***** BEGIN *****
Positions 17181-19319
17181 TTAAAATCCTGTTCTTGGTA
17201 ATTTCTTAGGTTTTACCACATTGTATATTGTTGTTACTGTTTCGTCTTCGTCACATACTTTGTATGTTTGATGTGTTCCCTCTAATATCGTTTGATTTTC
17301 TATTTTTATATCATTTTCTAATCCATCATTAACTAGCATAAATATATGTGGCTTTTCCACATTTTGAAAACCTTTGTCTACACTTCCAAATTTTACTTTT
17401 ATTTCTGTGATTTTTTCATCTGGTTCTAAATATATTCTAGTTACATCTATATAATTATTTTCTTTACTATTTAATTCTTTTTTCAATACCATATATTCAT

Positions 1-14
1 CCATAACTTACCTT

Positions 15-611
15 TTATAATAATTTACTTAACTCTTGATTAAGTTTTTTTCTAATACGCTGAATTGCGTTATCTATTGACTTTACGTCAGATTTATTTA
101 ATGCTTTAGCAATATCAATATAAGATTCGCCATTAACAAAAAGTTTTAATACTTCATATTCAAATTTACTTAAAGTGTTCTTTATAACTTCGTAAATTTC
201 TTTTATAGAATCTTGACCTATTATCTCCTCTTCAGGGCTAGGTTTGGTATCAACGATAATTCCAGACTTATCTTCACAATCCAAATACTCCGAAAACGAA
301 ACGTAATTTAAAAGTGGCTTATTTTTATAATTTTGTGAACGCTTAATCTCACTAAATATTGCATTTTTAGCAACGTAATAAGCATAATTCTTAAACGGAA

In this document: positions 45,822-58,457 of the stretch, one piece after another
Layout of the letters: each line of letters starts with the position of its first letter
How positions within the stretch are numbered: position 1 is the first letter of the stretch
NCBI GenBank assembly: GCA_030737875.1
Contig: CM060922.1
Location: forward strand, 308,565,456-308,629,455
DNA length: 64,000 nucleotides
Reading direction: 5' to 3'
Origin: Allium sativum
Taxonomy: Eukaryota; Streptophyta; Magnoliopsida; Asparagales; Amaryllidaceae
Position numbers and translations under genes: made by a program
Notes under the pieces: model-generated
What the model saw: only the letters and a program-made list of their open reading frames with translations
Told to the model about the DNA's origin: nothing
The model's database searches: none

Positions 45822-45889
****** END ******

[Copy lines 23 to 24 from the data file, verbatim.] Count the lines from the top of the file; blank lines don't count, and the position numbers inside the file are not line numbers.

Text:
Position numbers and translations under genes: made by a program
Notes under the pieces: model-generated